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Music Tips
  • If you are having your ceremony in a church, be sure to check with the facility coordinator as some churches have stipulations on the type of music that can be played in the church.
  • No matter where you hold your ceremony, be sure to ask your music provider or facility coordinator about possibly having a microphone set up nearby during your vows. No one likes to be at a wedding where they can't hear the vows.
  • Why not try something different -when sending out the wedding invitations ask the guest to write their favorite song on the back on the RSVP card.
    Sifting through the cards will take a little time but you have to check anyway to see who can or can not make it to your wedding. Take note of everyone's favorite tune and have your music entertainer play a compilation of melodies of their chosen favorites.
  • The number of songs you need to choose, largely depends on how formal your wedding day will be. For instance, a simple garden wedding won't require as many songs as a formal wedding in a Catholic Church.
  • There are usually six different musical movements in the typical wedding ceremony: the prelude/ pre-ceremony music  (the time before the wedding starts, while your guests are being seated, the processional (the seating of the mother's, the bridal party the bride's entrance), the unity candle ceremony, the signing of the Register (if you choose to sign it during the ceremony), the recessional (everyone in the bridal party and family exit), and the postlude (the guests' exit).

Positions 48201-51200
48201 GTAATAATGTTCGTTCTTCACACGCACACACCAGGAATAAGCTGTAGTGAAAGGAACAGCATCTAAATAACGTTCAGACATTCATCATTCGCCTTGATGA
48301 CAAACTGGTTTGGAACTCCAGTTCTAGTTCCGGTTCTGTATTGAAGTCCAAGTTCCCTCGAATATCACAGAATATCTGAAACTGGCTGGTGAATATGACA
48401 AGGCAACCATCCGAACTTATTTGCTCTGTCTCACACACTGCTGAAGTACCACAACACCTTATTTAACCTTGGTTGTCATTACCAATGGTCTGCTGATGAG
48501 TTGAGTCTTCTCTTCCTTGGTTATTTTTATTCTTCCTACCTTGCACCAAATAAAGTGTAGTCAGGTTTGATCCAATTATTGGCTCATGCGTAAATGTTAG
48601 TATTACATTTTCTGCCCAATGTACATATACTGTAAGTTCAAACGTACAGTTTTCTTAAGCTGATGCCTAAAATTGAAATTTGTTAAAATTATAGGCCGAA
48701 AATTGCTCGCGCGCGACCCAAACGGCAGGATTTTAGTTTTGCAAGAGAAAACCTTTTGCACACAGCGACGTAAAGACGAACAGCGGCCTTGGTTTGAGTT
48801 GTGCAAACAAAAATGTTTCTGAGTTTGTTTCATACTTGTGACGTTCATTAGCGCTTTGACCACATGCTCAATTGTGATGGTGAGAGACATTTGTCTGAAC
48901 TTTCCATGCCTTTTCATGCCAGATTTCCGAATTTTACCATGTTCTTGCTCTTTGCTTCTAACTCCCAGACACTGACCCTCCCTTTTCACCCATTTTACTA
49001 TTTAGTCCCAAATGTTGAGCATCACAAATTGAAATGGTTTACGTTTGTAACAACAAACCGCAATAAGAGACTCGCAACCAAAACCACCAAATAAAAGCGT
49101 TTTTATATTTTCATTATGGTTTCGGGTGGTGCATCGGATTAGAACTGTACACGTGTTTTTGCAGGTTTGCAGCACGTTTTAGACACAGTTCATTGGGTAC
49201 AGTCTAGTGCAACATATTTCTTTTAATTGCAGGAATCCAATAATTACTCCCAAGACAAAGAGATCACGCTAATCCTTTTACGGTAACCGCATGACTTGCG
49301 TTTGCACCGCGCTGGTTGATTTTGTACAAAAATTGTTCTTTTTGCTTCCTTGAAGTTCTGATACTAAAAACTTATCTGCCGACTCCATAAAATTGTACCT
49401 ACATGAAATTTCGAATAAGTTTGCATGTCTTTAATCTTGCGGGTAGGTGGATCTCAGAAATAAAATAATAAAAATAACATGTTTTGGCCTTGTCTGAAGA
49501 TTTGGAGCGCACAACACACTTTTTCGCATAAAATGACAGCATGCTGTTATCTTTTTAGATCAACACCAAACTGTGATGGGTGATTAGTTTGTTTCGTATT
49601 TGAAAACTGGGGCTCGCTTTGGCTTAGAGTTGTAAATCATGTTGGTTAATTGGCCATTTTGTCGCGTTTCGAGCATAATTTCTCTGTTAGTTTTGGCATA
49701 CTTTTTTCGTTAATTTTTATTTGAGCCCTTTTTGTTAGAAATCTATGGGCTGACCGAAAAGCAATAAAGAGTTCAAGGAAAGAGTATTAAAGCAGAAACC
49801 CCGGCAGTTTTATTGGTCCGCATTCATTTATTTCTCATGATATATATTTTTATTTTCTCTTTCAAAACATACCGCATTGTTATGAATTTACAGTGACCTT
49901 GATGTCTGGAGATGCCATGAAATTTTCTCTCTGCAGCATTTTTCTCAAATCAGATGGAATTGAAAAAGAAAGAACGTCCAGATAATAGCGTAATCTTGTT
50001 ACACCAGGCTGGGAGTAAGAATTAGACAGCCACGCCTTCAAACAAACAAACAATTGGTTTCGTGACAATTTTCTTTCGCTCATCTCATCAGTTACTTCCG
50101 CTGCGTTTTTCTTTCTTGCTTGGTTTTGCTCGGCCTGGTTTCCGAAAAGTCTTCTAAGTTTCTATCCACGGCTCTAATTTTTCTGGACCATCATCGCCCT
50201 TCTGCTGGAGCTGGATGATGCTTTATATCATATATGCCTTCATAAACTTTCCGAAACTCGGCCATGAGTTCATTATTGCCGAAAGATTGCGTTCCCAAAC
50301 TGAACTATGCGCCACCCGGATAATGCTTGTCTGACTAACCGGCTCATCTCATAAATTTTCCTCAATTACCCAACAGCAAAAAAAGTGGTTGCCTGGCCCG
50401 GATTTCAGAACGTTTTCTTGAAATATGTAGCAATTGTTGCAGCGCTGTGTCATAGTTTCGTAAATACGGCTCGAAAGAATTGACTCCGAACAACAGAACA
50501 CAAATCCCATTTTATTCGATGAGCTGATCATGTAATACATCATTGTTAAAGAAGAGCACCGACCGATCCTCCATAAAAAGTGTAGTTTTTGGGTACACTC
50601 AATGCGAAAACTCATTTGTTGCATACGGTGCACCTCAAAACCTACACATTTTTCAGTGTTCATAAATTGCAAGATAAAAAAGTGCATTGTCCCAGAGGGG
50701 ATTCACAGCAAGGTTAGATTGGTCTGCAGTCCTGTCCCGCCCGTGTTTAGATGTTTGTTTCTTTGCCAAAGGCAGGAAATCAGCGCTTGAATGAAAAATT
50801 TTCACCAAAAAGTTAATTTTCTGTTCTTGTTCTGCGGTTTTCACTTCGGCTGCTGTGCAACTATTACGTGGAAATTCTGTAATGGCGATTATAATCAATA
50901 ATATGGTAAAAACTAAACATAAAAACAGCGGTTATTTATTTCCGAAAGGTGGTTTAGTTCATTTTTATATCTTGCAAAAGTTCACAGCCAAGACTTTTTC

• Whether you hire a DJ or band, be clear about your likes and especially your dislikes. No "Electric Slide" or "Macarena"? Make it known — in writing.
  • Think about the kind of feel you want your reception to have. Is it a high-energy party? Go heavy on the up-tempo tunes. Want a dreamier, more romantic tone? Include your favorite love songs from a variety of decades.
  • It's usually impossible to please everybody, but music is one area where you can try. Know that your aunt and uncle love salsa dancing? Ask them to recommend a few tunes — and make sure they're willing to show off their moves.
  • Have a song that you absolutely must have at your wedding — but fear it could baffle or even offend older relatives? Save it for late in the evening, when most of the remaining revelers will be your friends.

Be sure to ask your music provider for a complete list of moments that you will need to select music for and song suggestions. 

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